This is a common qestion in my neck of the woods too. I've come up
with a few rules of thumb. If the potential mill operator is
primarily a sawyer, not a logger or farmer or whatever, the project
has a chance. If there's a specialty market for his particular
product, he's got a chance. If he's running old second hand equipment
and only works when he feels like it, nope. If he is producing a bulk
product; dimension lumber, firewood, grape stakes, etc, he'd better
have a BIG source of cheap raw material, other wise, nope. The people
I know who've made it have found innovative markets: fine door stock,
interior portions of high tech kayack paddles and art wood.
By the way, there's been talk of a solar dry kiln developed in
Missouri that I think would have a lot of bearing on what a portable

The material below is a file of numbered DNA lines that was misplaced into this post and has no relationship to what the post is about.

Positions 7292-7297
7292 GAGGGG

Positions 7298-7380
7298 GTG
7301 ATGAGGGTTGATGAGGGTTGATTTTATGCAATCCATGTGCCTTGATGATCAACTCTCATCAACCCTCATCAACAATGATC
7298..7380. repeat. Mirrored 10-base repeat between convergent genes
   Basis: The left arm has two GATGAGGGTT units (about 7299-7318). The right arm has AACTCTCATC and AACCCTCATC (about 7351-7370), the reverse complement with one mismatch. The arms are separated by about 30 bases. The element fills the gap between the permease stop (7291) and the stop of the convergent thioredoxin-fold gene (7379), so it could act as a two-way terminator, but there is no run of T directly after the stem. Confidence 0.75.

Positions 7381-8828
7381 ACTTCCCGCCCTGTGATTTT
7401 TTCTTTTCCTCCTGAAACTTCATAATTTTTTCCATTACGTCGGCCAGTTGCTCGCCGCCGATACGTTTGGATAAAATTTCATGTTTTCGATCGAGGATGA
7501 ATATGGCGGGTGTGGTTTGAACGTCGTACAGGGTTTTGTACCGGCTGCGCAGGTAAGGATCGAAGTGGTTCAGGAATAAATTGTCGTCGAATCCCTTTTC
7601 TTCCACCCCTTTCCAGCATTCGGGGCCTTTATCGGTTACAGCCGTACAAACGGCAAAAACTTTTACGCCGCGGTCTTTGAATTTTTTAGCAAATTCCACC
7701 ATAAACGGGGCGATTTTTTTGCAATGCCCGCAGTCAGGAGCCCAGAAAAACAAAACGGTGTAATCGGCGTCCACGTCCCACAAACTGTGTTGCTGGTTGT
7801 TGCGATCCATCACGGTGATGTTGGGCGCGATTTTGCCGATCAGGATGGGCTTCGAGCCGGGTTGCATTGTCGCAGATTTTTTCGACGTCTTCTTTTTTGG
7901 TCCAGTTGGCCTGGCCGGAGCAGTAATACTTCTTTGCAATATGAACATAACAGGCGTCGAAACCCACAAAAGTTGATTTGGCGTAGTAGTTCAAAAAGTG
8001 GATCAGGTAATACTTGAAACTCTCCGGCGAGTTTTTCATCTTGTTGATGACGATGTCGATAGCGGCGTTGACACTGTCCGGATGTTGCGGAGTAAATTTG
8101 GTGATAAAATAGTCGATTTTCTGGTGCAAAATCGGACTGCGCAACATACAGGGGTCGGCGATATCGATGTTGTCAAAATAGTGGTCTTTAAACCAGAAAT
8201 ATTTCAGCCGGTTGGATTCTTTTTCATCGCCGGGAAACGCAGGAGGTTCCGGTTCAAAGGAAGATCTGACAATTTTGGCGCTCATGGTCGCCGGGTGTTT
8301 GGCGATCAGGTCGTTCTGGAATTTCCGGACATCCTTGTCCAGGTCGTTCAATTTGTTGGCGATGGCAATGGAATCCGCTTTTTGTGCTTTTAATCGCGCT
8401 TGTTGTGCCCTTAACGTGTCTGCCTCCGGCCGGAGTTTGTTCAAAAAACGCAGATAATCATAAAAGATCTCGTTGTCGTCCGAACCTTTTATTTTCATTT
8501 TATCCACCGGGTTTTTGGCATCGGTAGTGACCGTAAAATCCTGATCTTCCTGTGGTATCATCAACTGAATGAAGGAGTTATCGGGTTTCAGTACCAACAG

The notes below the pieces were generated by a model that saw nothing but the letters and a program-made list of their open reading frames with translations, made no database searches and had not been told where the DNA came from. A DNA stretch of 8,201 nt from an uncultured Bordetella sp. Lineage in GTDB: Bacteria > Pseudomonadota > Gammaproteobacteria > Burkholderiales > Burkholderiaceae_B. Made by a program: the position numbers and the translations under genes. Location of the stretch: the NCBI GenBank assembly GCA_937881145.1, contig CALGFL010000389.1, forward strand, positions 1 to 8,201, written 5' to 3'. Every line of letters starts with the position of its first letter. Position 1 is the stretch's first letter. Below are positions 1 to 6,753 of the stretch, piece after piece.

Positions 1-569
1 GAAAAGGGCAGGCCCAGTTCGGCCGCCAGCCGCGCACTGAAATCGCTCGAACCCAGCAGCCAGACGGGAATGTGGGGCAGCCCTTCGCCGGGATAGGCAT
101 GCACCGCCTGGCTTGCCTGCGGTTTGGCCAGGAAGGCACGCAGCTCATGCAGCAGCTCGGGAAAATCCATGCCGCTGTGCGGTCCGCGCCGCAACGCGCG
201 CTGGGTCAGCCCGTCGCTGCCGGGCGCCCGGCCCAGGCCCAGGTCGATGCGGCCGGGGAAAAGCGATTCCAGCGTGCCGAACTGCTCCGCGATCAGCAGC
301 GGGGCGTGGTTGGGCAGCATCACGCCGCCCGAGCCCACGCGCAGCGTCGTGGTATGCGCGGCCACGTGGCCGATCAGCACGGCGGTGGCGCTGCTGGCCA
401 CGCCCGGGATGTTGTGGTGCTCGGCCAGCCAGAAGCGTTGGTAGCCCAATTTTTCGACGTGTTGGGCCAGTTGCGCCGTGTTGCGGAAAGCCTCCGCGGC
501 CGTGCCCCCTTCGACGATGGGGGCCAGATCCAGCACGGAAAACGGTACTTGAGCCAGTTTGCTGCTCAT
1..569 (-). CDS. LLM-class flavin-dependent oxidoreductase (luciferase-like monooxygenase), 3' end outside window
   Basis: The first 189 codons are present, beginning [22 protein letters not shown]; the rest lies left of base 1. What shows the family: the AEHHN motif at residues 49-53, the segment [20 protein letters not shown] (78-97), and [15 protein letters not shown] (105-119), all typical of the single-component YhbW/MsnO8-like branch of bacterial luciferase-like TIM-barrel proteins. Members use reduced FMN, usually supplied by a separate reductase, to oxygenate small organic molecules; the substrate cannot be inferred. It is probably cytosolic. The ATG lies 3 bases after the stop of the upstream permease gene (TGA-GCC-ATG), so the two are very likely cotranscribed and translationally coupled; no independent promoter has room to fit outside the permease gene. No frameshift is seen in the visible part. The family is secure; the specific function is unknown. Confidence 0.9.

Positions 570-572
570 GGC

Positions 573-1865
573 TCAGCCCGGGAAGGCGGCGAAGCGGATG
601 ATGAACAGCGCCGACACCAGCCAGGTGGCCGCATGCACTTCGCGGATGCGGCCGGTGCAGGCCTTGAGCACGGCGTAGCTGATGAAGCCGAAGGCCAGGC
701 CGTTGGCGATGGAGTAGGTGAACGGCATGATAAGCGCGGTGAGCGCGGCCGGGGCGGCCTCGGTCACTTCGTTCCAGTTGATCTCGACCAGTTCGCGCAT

mill owner could do. Water is weight!
>>norm at pdx.wantweb.net wrote
>> >My question is this: Rather than occasionally send a truck load to the mill,
> >is it economically feasible to have our local portable mill guy (bandsaw
> >type) cut up the logs right here and then sell the lumber via retail (perhaps
> >thru the thrifty ads)? The port. mill guy says he will produce considerably
> >more board feet than I will receive from the scaling process. And he can help
> >sell it. ??
>> I seem to be getting more and more requests for this type of information from
> landowners. I tend to tell them about what Joe said. But I wonder if that's
> good advice for retired people or semi-unemployed people.
>> Have any foresters or landowners out there actually done business plans for
> this type of operation--with costs and returns compared to competitive bid
> sales? Or do you have data from actual experience?
>> Karl Davies